International Conference on Gas Hydrates (ICGH) (6th : 2008)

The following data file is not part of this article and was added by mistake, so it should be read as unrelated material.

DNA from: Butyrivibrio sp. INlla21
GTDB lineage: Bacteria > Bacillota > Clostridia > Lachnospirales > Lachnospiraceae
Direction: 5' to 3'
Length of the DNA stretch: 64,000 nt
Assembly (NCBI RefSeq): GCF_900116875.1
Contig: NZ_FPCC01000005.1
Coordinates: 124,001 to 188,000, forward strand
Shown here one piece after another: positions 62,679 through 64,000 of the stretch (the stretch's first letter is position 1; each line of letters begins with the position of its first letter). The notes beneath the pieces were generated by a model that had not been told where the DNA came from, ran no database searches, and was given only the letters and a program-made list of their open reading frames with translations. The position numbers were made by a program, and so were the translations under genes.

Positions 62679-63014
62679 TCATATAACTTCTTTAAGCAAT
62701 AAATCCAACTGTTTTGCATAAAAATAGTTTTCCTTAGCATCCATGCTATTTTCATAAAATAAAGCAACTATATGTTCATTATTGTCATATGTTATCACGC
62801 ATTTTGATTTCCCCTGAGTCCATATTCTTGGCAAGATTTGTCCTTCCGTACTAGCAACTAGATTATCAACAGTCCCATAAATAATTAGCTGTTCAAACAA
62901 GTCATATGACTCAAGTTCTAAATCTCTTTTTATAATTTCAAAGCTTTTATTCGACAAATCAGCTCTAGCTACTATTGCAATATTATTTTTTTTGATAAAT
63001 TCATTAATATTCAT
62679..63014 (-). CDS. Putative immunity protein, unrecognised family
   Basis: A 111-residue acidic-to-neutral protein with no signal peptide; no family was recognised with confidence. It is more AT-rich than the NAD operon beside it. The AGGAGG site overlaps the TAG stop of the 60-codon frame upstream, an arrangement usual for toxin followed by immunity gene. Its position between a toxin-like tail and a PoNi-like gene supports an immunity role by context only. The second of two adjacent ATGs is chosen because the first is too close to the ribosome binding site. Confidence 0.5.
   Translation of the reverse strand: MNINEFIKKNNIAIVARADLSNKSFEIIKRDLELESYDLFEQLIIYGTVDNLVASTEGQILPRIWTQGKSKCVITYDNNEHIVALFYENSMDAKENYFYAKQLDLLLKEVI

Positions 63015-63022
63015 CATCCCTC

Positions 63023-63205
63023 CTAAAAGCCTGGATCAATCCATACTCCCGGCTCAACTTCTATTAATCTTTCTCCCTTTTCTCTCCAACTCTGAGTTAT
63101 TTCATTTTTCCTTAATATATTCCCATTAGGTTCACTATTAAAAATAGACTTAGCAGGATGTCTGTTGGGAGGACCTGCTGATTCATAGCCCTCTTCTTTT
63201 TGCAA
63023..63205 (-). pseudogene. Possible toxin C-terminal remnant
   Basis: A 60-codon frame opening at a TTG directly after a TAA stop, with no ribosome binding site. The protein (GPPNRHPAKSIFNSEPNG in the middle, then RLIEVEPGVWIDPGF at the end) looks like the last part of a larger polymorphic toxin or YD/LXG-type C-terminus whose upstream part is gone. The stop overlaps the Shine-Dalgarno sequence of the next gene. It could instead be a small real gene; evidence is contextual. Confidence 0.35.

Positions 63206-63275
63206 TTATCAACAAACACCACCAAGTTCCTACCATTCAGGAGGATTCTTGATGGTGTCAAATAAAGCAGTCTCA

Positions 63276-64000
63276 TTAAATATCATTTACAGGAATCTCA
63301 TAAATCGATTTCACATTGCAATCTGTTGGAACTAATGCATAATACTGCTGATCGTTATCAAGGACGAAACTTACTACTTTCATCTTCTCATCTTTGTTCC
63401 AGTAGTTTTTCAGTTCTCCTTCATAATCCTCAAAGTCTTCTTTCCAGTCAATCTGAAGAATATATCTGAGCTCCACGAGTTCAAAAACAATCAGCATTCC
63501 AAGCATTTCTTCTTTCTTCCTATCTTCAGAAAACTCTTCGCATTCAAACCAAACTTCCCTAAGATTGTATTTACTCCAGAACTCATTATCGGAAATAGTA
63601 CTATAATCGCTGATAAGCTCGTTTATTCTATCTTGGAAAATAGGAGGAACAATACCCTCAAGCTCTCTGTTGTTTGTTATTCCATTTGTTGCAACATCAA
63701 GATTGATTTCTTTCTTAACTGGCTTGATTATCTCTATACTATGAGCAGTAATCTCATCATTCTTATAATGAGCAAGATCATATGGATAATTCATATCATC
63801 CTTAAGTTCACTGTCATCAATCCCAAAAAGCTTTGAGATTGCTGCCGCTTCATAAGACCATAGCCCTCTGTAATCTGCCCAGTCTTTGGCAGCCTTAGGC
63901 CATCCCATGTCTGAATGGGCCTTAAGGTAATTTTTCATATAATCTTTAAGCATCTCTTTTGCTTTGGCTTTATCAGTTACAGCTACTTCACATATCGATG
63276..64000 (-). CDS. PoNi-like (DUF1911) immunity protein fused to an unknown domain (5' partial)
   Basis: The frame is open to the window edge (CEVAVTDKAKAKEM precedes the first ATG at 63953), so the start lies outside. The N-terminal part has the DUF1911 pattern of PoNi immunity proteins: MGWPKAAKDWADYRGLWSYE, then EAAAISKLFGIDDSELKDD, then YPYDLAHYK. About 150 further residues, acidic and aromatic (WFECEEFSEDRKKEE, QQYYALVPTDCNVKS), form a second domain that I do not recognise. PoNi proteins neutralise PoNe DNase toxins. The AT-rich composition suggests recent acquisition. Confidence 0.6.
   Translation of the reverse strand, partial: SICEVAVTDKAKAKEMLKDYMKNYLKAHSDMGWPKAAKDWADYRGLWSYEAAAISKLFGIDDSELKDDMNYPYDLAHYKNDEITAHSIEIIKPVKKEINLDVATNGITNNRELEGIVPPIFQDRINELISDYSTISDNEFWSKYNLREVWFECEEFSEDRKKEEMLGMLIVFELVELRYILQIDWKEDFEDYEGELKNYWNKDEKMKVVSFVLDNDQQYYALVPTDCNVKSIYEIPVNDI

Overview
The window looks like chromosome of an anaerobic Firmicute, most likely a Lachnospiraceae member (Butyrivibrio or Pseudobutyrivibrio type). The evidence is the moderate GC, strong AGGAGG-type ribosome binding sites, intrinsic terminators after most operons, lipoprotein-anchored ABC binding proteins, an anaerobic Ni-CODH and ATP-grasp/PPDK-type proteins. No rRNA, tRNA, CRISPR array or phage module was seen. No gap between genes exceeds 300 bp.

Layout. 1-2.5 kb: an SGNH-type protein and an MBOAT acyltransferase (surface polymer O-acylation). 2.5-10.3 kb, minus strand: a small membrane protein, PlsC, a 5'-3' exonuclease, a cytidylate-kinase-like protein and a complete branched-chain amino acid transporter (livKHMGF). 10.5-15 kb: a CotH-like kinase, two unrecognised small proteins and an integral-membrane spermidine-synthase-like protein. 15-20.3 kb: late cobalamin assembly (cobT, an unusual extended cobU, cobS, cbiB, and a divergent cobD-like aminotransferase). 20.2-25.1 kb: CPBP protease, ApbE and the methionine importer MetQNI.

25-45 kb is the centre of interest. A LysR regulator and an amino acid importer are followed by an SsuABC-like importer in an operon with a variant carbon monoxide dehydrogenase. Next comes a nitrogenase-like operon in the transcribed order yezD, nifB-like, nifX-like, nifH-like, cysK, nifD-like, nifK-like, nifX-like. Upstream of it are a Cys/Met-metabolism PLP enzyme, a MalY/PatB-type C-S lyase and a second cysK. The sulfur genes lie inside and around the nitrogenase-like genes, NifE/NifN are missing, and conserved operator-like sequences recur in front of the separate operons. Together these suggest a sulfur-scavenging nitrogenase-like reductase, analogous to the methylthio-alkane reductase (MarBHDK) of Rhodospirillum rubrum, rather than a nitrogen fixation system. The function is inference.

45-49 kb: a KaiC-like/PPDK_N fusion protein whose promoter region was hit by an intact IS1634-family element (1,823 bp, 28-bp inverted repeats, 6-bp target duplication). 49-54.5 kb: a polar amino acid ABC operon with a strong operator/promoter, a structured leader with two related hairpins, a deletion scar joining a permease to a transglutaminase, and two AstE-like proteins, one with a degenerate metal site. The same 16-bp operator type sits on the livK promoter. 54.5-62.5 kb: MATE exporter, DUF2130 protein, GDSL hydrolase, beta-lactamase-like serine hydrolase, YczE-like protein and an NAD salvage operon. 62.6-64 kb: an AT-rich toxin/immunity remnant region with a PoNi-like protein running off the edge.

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  IN SITU NMR STUDIES OF HYDROGEN STORAGE KINETICS AND MOLECULAR DIFFUSION IN CLATHRATE HYDRATE AT ELEVATED HYDROGEN PRESSURES   Takuo Okuchi   Institute for Study of the Earth's Interior Okayama University 827 Yamada, Misasa, Tottori 682-0193 JAPAN  Igor L. Moudrakovski and John A. Ripmeester The Steacie Institute for Molecular Sciences National Research Council of Canada 100 Sussex Drive, Ottawa, Ontario, K1A OR6 CANADA   ABSTRACT Clathrate hydrates can be reasonable choices for high-density hydrogen storage into compact host media, which is an essential task for hydrogen-based future society. However, conventional storage scheme where aqueous solution is frozen with hydrogen gas was impractically slow for practical use. Here we propose a much faster scheme where hydrogen gas was directly charged into hydrogen-free, crystalline hydrate powders. The storage kinetics was observed in situ by nuclear magnetic resonance (NMR) spectroscopy in a pressurized tube cell. At pressures up to 20 MPa the storage was complete within 80 minutes, as observed by growth of stored-hydrogen peak into the hydrate. Since the rate-determining step of current storage scheme is body diffusion of hydrogen within the crystalline hydrate media, we have measured the diffusion coefficient of hydrogen molecules using the pulsed field gradient NMR method. The results show that at temperatures down to 250 K the stored hydrogen is highly mobile, so that the powdered hydrate media should work well even in cold environments. Compared with more prevailing hydrogen storage media such as metal hydrides, the clathrate hydrate could offer even more advantages: It is free from hydrogen embrittlement, more chemically durable, more environmentally benign, as well as economically quite affordable.  Keywords: hydrogen storage, clathrate hydrates, NMR, diffusion, pressure    Corresponding author: Phone: +81 858 43 3746 Fax +81 858 43 2184 E-mail: INTRODUCTION Efficient storage of high-density hydrogen into compact host media is an essential challenge for hydrogen society in future [1, 2]. Hydrates can be reasonable choices, since structure II hydrogen clathrate hydrate is thermodynamically stable phase at elevated pressure [3-7]. The reported maximum capacity for hydrogen is 5.3 wt.%, which is enough large as an alternative storage media, although the required pressure to store this amount of H2 into the hydrate is excessively high [8]. Subsequently the storage pressure was reduced down to ca. 10 MPa, by blending in another guest species, that can act as a hydrate promoter. Tetrahydrofuran (THF) [4-6] and quaternary ammonium salts (QAS) [6, 7] are representative Proceedings of the 6th International Conference on Gas Hydrates (ICGH 2008), Vancouver, British Columbia, CANADA, July 6-10, 2008. water-soluble promoters. Their aqueous solution and pressurized hydrogen gas are frozen together into hydrogen-bearing double clathrate (or semi- clathrate) hydrates. The promoters occupy part of the cages to stabilize the hydrate structure, so that there is a trade-off for hydrogen capacity to be reduced. The latest reports [9-11] showed that the THF hydrate gave smaller capacity than previous expectations [5], although this will depend on the details of the synthetic conditions, while the newly proposed QAS semi-hydrate gave larger capacity [7]. The other key issue for the hydrate storage than its hydrogen capacity is practical scheme for efficient hydrate synthesis. Conventional scheme where aqueous promoter solution is frozen with hydrogen gas often takes a week or more, which is of course impractically slow. Here we need to distinguish between hydrogen hydrate that crystallizes in bulk from solution contacting with hydrogen gas, and the hydrogen hydrate that converts from hydrogen- free hydrate powders through absorption of hydrogen gas. In the first case, the hydrate has to nucleate at the contact of mutually insoluble liquid and gas phases. The rate-determining step is then ascribed to the hydrogen diffusion through hydrogen-filled hydrate film growing at the interface. It was reported that to disperse the aqueous solution on a planar support, which makes the averaged diffusion length shorter, was found to be effective in accelerating this slow reaction [5]. However, such a support with additional weight is not practical. Therefore, we employ the reaction of finely-powdered hydrate crystals with pressurized hydrogen gas, into which the diffusion is comparably short. In this case, the hydrate crystal growth has already completed and the rate- determining step is hydrogen diffusion into empty cages in the hydrate structure. We have comprehensively analyzed both the kinetics and the diffusion relevant to this storage reaction. We employed in situ nuclear magnetic resonance (NMR) spectroscopy at high hydrogen gas pressure, which we believe is the best approach to study both macroscopic kinetics and microscopic diffusion all at once.  EXPERIMENTAL METHODS Fully-deuterated THF (THF-d8, 99.5 atom % D, ISOTEC) was dissolved in heavy water (D2O, 99.9 atom% D) and then frozen at -30 ºC to give a stoichiometric structure II THF clathrate hydrate (THF•17D2O). The hydrate was ground into a fine powder (2~300 m in size) in a liquid N2 Dewar and stored again for more than two weeks at -30 ºC to ensure complete hydrate crystallization. The powder was tightly packed by hand into a sapphire tube cell of 10 mm O.D. and 7 mm I.D which sustains gas pressure up to 20 MPa [12]. A glass rod of 6 mm O.D. was also used to fill the dead space in the tube, which is effective for reducing the intense NMR signal from hydrogen gas. The storage of hydrogen started with instant filling of desired pressure of hydrogen into the tube cell, while the release started with the evacuation of hydrogen. NMR spectra were obtained at various stages of the storage reaction.  RESULTS Analysis of NMR spectra Figure 1 shows representative NMR spectra during the hydrate synthesis and decomposition reaction at a specific hydrogen pressure (10.6 MPa). From the analysis of the observed spectra series, we have identified three different 1 H species. These are residual HDO in that make up the hydrate cages (C), the hydrogen atmosphere (A), and hydrogen stored in the hydrate (S), respectively. We have observed the C peak throughout the experiments, the A peak whenever the hydrogen atmosphere was filled, and the S peak gradually growing and decaying after the hydrogen filing and the evacuation. These observations leaded us the unique assignments of the peaks. The sharp Lorenzian profile of the S peak comes from liquid- like mobility of the hydrogen molecules within the solid crystalline hydrate, otherwise a broad Gaussian profile must have emerged [13]. This is a surprising observation, but in fact it was what we expected because a sharp NMR peak arising from mobile hydrogen guests already has been observed for hydrogen hydrates of different structures those crystallize at much higher pressures [14, 15]. Such a mobile nature of hydrogen is in stark contrast from methane or other guests in their hydrates. This unique nature of hydrogen in the hydrates is a useful principle for designing future applications of hydrogen hydrates, such as purification of hydrogen from gas mixtures [16], as well as for designing the scheme of hydrogen storage. Figure 2 shows examples of real-time evolution of the S peak during the storage taking place. At all pressures to 20 MPa the hydrogen storage was complete within 80 minutes, as seen in the Figure. The hydrogen release was also complete within comparable but slightly shorter timescale. This accelerated kinetics is consistent with the observed highly-mobile nature of the hydrogen within the hydrate crystals. Thus the powdered clathrate hydrate has been demonstrated as appropriate for practical purposes, even though its hydrogen capacity is reduced by blending the hydrate promoter to keep the storage media always being frozen.     Figure 1  Static solid-state high resolution 1 H NMR spectra obtained along with the synthesis of THF-H2 double hydrate at 10.6 MPa hydrogen pressure and at 260 K. Solid lines show the spectra when the hydrogen gas was filled into the tube cell, while broken lines show the spectra when the hydrogen gas was not filled or evacuated. The storage reaction occurred as follows: (1) Before the hydrogen gas was filled, only the C (cage) peak at 4.3 ppm was identified which came from the hydrogen-free hydrate powders. (2) After the hydrogen gas was filled, the A (atmosphere) peak immediately appeared at ~2 ppm; see the spectrum for "H2 gas filled for 0 min". (3) Along with the storage reaction was taking place, the S (stored) peak at ~ 2 ppm had gradually growing up. Finally the storage was completed; see the spectrum for "H2 loading for 80 min". (4) When the hydrogen gas was released, the A peak immediately had disappeared but the C and S peaks still remained. Then the S peak gradually decreased its intensity with time (not shown). The inset compares two calculated profiles of the pure S peak; the solid line shows the difference between (3) and (2), while the broken line shows the difference between (4) and (1). These two profiles are identical, demonstrating that the above assignment is unique and reasonable. All the spectra were obtained at NRC Magnetic Resonance Facility using a Bruker Avance 200 spectrometer, and a microimaging probe equipped with 10 mm resonators for 1 H and with a pulsed field gradient coil up to 1 Tesla/m for z axis. A typical /2 pulse length was 12 s. The chemical shift axis was defined by the position of the C peak at 4.3 ppm[4].     FIG. 2. Observed growth of the S peak profile during the storage reaction. (a) at 10.6 MP hydrogen pressure and at 260 K. (b) at 13.4 MPa hydrogen pressure and at 260 K. The numbers denote reaction times for the hydrogen storage in minutes.  Diffusion measurements A detailed analysis of body diffusion of hydrogen within the hydrate crystals is obviously very important, as this enables a prediction of the reaction time for storage and release of hydrogen in the hydrate at various practical conditions. To measure the diffusion coefficient, we applied a pulsed-field gradient NMR method [17]. The sample at each specific temperature and pressure was first kept in equilibrium with the pressurized hydrogen gas. The gas induces the strong A (atmosphere) peak to interfere with the weaker S (stored) peak (Figure 1). To eliminate the interferences from the A and also from the C (cage) peaks, we employed the principle of diffusion-ordered spectroscopy [18]. By using a diffusion coefficient axis in addition to the chemical shift axis to give a two-dimensional NMR spectrum, the S peak was completely separated to enable accurate measurements of the diffusion coefficient DS. Figure 3 shows an example of the data regression for the diffusion measurement. Figure 4 shows the results as a function of the hydrogen pressure and temperature. It gives comparable values to the self diffusion coefficients of viscous molecular liquids such as glycerin [17], which again reinforces the mobile character of stored hydrogen in the hydrate. The calculated diffusion length of hydrogen in the hydrate for t = 80 minutes is √DSt ~ 100 um, which is consistent with the grain radii of the powder (100 to 150 um).    Figure 3  An example of diffusion measurement of hydrogen molecules in the hydrate crystals. This measurement was made at 6.0 MPa hydrogen pressure and at 265 K. The length of pulsed field gradient was  = 20 ms. The duration between  and /2 pulses was  = 22.5 ms. The DS was obtained by log-linear fitting of the observed echo amplitude E against square of the DC field gradient g 2 . The results gave DS = 3.5×10 -8  cm 2 /s.     Figure 4  The diffusion coefficient of stored hydrogen in the structure II THF-hydrogen double clathrate hydrate as a function of pressure and temperature. The temperature was between 250 K and 265 K where the hydrate was kept solid. Colour and shape of the symbols show the temperature, as indicated. At temperatures lower than 250 K echo signals from the stored hydrogen is not sufficient to give reliable results. We used pulsed field gradients g = 1 Tesla/cm in maximum strength and pulse length  = 20 ms. This long length was necessary to compensate the limited strength of the gradient. The second pulse occurred at  = 22.5 ms after the beginning of the first pulse. Typical fitting residuals (1) for the regression of these diffusion coefficients, as seen in Figure 3, were 0.7 to 1% at 265 K and 2 to 3% at 250 K.  DISCUSSION By taking the diffusion coefficient of hydrogen into account, we could design the reaction time of hydrate storage. When a powder with particles half the size is prepared, the storage is completed for a fourth part of the original reaction time; it is just 20 minutes in our case.  If, instead, the powder of the larger size are prepared, the reaction becomes slower. Thus the efficiency of hydrogen storage and release can be tuned for specific purposes, either for a fast instant supply in a short time, or for a slow continuous supply in a long time. The powder must remain intact in the frozen state, otherwise hydrogen will be released all at once. Some hydrates have melting temperatures as high as 40 ºC [7], so that keeping it frozen could not be a critical problem, although crystal sintering proceeds faster at such high temperatures. The sintering might be prevented by introducing polymer kinetic inhibitors which coat the surface of hydrates to keep the powders being separated. In situ micro-imaging techniques of crystal textures at high gas pressure [12] are necessary to be applied to investigate the problem of sintering, and therefore to further improve the hydrate storage scheme. The DS value gradually decreases with increasing pressure, or increasing hydrogen concentration in the hydrate [9] (Figure 4). This is because the transport of hydrogen molecules between the cages may proceed only when there is a vacant guest site in the neighboring cage [19], and diffusion is slower when a larger fraction of the guest sites is already filled. The DS value weakly increases with increasing temperature, indicating that the activation energy is small, being 3±1 kJ/mol. The reaction energy of hydrogen molecule with the cage wall through van Der Waals interaction is even smaller than this value [20], so that the activation barrier should be the translation of hydrogen molecule between the two adjacent cages. Considering the structure of THF hydrate that the promoter molecules preoccupy all 16- hedral cages, the translation of hydrogen through pentagonal H2O rings between two 12-hedral cages is the most likely barrier for the observed DS. Modeling calculations [19] have indicated that such translation should be possible, although the calculated energy was much larger than the current observation. The presence of ring breathing modes, which was not considered, will significantly reduce the barrier as the case for H2 in sodalite [21]. As well, the reorientation and diffusion of H2O molecules in the cage wall [22] may further reduce the activation barrier. Further experimental and theoretical works are apparently necessary to find out the reason for very low activation barrier of the hydrogen diffusion in the hydrate.  CONCLUSIONS We have demonstrated a much faster scheme of hydrogen storage into the hydrate where hydrogen gas was directly charged into the powders of crystalline structure II clathrate hydrate with partly empty cages. The storage kinetics and hydrogen diffusion into the hydrate was successfully observed by NMR in a pressurized tube cell.  At pressures to 20 MPa the hydrogen storage was complete within 80 minutes for the hydrate powders with 200 to 300 m in grain size. The accelerated kinetics is consistent with highly- mobile nature of hydrogen molecules within the hydrate crystals, which was demonstrated not only by NMR spectrum analysis but also by the diffusion measurements using a pulsed field gradient. Tiny effect of temperature on diffusion of hydrogen in the hydrate assures that the clathrate hydrate should work at low temperatures without warming up prior to the fuel storage or release. The small reaction enthalpy with the cage wall assures that the temperature of the media is always kept constant. Thus the powdered clathrate hydrate has been demonstrated as appropriate for practical purposes.  ACKNOWLEDGMENTS We thank J. Bennett and V. Terskikh for technical assistance. This work was partly supported from ENEOS Hydrogen Trust Fund.  REFERENCES [1] Schlapbach L, Zuttel A. Hydrogen-storage materials for mobile applications. Nature 2001;414:353-358. [2] Satyapal S, Petrovic J, Read C, Thomas G, Ordaz G. The U.S. Department of Energy's National Hydrogen Storage Project: Progress towards meeting hydrogen-powered vehicle requirements. Catalysis Today 2007;120:246-256. [3] Mao WL, Mao HK, Goncharov AF, Struzhkin VV,  Guo Q, Hu J,  Shu J, Hemley RJ, Somayazulu M,  Zhao Y. Hydrogen clusters in clathrate hydrate. Science 2002;297:2247-2249. [4] Florusse LJ, Peters CJ, Schoonman J, Hester KC, Koh CA, Dec  SF, Marsh KN, Sloan ED. 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